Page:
What is a Fidelity Bond? Definition
A fidelity bond is defined as a form of insurance that protects policyholders from possible losses they may incur as a result of fraudulent and/or illegal acts by individuals or organizations.
It is typically put in to place to protect an employer from the dishonest acts of its employees.
The type of loss may be either monetary or physical.
Protection against High Risk Employee
Fidelity bonds offer protection against not only dishonest employees but also those considered high-risk employees.
An example of a high-risk employee is one that might have a criminal background, served dishonorably in the military, or be in financial ruin.
A person that works in a bank or brokerage house with access to large amounts of money may also be considered high-risk.
Types of Fidelity Bonds
There are two types of fidelity bonds:
1. First-party bonds
2. Third-party bonds
First-party fidelity bonds protect a business from the intentional wrongful acts of its employees.
These acts usually take the form of forgery, theft, embezzlement, or fraud.
Third-party fidelity bonds protect a business from fraud, forgery, theft, or embezzlement conducted by people working on a contract basis in the role of consultant, independent contractor, or freelancer.
Insurance companies, cash carriers, security firms, and brokerage firms are expressly required to carry protection proportional to their net capital.
Image Source: Pixabay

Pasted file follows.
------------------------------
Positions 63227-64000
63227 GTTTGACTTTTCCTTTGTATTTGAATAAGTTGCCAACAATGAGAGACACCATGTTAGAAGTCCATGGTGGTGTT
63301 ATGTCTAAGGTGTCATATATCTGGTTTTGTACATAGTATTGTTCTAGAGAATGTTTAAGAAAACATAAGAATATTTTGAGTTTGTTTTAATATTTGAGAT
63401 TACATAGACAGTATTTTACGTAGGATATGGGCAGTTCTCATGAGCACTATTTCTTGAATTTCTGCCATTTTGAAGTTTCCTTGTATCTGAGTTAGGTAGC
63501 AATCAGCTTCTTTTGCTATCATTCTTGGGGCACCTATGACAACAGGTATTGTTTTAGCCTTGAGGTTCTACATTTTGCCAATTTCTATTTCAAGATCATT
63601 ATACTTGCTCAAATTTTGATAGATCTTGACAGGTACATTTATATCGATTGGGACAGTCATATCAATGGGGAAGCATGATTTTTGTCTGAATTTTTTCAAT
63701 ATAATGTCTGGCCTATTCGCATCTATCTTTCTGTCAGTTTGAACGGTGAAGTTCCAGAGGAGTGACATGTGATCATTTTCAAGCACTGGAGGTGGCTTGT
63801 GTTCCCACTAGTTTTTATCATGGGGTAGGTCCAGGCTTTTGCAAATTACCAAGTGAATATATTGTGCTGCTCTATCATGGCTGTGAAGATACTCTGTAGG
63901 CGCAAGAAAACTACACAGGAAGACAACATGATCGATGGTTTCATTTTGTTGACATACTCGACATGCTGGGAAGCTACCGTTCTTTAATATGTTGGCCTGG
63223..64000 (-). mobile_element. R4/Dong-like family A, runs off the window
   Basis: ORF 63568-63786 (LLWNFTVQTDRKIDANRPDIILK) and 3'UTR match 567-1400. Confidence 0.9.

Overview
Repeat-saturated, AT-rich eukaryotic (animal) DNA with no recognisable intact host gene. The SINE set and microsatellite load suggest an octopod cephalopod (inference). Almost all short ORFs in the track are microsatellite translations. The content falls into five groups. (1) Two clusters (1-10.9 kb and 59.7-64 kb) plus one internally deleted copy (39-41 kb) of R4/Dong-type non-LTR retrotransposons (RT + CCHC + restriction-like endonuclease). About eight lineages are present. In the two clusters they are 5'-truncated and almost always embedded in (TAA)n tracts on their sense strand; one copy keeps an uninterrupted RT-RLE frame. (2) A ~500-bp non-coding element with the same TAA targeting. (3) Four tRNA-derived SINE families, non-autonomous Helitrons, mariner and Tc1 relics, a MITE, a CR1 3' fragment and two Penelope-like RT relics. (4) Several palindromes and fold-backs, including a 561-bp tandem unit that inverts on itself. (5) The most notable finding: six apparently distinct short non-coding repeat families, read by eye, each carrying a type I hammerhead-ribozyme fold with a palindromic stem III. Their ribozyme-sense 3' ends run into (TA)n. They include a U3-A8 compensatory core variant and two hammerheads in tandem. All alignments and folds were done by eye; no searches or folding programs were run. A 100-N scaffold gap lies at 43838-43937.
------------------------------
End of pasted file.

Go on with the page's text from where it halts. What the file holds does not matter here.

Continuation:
Depending on the amount of property at risk, fidelity bonds can have a value of $5,000 to $25,000. There are no deductible amounts involved with fidelity bonds and they are valid for only six months.
Guidelines on Fidelity Bonds
The insurance company issuing the fidelity bond may set certain guidelines to be followed in the insured firm's hiring practices.
The protection continues only as long as the duties of the covered employee remain the same.
There may, however, be clauses written in to the policy that provides coverage should an employee's job function change.
How to Obtain a Fidelity Bond
Obtaining a fidelity bond is not difficult. Any business that withholds federal taxes from its employees can purchase a fidelity bond.
The employer will submit the request for coverage on company letterhead to the insurance company issuing the bond.
The request should include information about the individual, the duties to be performed, and a start date. The insurance company will send the individual an authorization and proof of coverage.
Fidelity Bonds vs. Other Types of Insurance
Fidelity bonds are insurance policies.
They are not financial instruments like savings bonds and do not earn interest nor are they worth a monetary face-value amount.
They protect against criminal acts alone and should not be confused with property insurance or malpractice insurance.
AdvisoryHQ (AHQ) Disclaimer:
Reasonable efforts have been made by AdvisoryHQ to present accurate information, however all info is presented without warranty. Review AdvisoryHQ’s Terms for details. Also review each firm’s site for the most updated data, rates and info.
Note: Firms and products, including the one(s) reviewed above, may be AdvisoryHQ's affiliates. Click to view AdvisoryHQ's advertiser disclosures.